Are settlements from car accidents taxable?

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Things to Remember...
  • Most settlements or judgments from car accidents are not taxable with the exception those for of lost wages or punitive damages
  • Lost wages is viewed as income which is taxable since you would have earned that money had you not been hurt in a car accident
  • Car accident victims who are being compensated should discuss their settlement and tax implications with their lawyer and tax advisor

If you have recently experienced a car accident or have recently settled a car accident case with another party’s insurance company, you may be wondering about the tax implications of your settlement or judgment.

While this is something you should speak to your attorney and accountant about, the taxability of the settlement depends on the circumstances.

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Lawsuits Surrounding Car Accidents

Although frivolous lawsuits abound, there are still legitimate lawsuits surrounding car accidents.

Each year, thousands of people are killed or injured in car accidents that happened because of another party’s carelessness or inattentiveness.

Even if the injured party has insurance, it may not cover all of their medical or property damages or any of their pain and suffering.

In these types of cases, some people choose to seek compensation through the legal system.

Settlements and Judgments

Settlements and judgments are considered the same under United States tax law. The amount a victim and his lawyer demand from the at-fault party is based on many different factors.

Settlements are usually divided into the following different categories of compensation:

  • Lost wages – If the victim had to miss any work due to the accident and resulting necessary medical care, it falls in this category, even if benefits or PTO were used
  • Future lost wages – If the victim is now unable to work or will continue to be unable to work, future missed wages are accounted for within this category
  • Medical payments – The total amount of medical expenses incurred from the accident that are being paid, even if they are not paid out of the victim’s own pocket
  • Future medical care – If the injuries sustained by the victim will require future or ongoing medical care and treatments, they also have a right to be compensated for them
  • General damage –These damages account for the pain, suffering, and inconveniences to the victim. A multiplier between 1.5 and 5 is generally used to calculate this amount.
  • Property damage – This usually refers to the amount required to repair or replace the vehicle that was involved in the accident.

The type of compensation you are receiving will determine whether or not you are legally required to pay taxes on them.

However, any money received as a result of lost wages or any punitive damages received will count as taxable income.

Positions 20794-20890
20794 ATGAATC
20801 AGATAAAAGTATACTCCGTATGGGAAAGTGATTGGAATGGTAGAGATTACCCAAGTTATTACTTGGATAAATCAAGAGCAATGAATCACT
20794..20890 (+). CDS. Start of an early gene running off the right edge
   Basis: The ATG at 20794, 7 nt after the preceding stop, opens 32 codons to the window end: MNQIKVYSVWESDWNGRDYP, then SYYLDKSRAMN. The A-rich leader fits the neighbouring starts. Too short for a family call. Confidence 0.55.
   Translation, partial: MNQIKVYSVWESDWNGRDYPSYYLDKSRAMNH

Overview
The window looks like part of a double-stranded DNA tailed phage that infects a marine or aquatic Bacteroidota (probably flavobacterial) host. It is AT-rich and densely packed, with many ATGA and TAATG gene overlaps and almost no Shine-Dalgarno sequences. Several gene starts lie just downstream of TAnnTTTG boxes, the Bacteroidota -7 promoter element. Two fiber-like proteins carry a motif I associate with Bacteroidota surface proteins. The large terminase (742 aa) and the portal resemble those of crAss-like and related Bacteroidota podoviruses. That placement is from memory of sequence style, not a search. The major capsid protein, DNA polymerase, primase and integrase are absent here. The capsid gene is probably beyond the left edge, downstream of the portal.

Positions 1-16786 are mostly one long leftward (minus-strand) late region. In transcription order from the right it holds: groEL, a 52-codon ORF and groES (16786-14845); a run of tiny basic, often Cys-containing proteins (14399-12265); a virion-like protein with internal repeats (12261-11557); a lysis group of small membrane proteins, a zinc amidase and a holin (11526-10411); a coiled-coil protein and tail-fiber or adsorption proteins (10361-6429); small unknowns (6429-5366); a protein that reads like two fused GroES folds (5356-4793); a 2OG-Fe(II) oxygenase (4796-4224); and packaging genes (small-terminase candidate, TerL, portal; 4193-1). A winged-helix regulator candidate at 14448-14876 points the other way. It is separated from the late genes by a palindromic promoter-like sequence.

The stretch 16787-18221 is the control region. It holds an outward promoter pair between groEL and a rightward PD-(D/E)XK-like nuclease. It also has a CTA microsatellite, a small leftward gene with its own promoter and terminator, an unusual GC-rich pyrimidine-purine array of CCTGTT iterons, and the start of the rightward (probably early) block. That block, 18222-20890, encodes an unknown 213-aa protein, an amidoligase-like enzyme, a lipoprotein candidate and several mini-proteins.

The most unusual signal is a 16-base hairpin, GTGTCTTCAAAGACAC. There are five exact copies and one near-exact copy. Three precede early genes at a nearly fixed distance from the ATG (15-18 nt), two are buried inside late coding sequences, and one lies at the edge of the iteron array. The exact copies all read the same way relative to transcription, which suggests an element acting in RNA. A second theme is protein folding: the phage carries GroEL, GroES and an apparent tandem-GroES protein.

You should speak with your lawyer and tax advisor for more information about paying taxes on your specific settlement.

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How is the multiplier determined?

While most victim’s attorneys will recommend a multiplier of 4 or 5, opposing counsel may suggest a two or three.

However, there are cases where a multiplier of greater than 5 should be used.

Examples of these circumstances can include:

  • The other party’s fault is obvious and nearly total
  • The injuries of the victim are obvious
  • The injuries are painful and severe, requiring surgical treatment or on-going care
  • Recovery time is at least 6 months or longer
  • Medically documented permanent consequences exist, such as chronic pain, immobility, scarring, disfigurement, or weakness

Paying Taxes on a Car Accident Settlement


In most cases, you will not be required to pay federal or state taxes on your car accident settlement or judgment.

For tax purposes, money from a settlement or a court judgment is viewed the same. Tax laws apply as follows:

  • Monies Received for Medical Expenses and Injuries – Generally, these expenses are grouped into a lump sum and compensate the victim for several different categories known as compensatory and general damages. These are not considered to be income under U.S. tax code since it is meant as a reimbursement for expenses you have already paid.
  • Money for Auto or Property Damage – Money received by accident victims for the purpose of compensating them for the loss or repairs made to their car or other physical property is also not taxable.
  • Lost Income Compensation – If your settlement included compensation for many different types of losses, as well as lost income, you must calculate the portion for lost income and count that as income on your income taxes.

Although rare, some victims will receive what is known as punitive damages which are reserved for cases where the defendant acted out intentionally or outrageously in causing the accident.

In the rare event that you receive punitive damages, you will be required by U.S. tax code to pay income taxes on them.

Not paying taxes on monies that should be included in your annual tax filing can have serious consequences.

Drivers can also save money by using an insurance premium comparison calculator online when shopping for car insurance.

Start comparing car insurance rates now by entering your zip code in our FREE tool below!

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